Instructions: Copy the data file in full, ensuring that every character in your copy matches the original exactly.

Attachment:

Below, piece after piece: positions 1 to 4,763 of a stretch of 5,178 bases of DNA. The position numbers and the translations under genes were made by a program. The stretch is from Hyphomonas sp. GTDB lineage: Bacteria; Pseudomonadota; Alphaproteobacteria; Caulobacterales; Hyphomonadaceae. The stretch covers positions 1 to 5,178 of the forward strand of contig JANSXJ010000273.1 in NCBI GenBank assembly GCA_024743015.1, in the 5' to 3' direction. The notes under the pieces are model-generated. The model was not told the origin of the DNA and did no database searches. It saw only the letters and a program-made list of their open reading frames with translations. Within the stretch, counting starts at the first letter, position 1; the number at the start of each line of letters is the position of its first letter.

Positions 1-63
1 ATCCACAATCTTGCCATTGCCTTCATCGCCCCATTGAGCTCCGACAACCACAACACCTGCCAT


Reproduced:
Below, piece after piece: positions 1 to 4,763 of a stretch of 5,178 bases of DNA. The position numbers and the translations under genes were made by a program. The stretch is from Hyphomonas sp. GTDB lineage: Bacteria; Pseudomonadota; Alphaproteobacteria; Caulobacterales; Hyphomonadaceae. The stretch covers positions 1 to 5,178 of the forward strand of contig JANSXJ010000273.1 in NCBI GenBank assembly GCA_024743015.1, in the 5' to 3' direction. The notes under the pieces are model-generated. The model was not told the origin of the DNA and did no database searches. It saw only the letters and a program-made list of their open reading frames with translations. Within the stretch, counting starts at the first letter, position 1; the number at the start of each line of letters is the position of its first letter.

Positions 1-63
1 ATCCACAATCTTGCCATTGCCTTCATCGCCCCATTGAGCTCCGACAACCACAACACCTGCCAT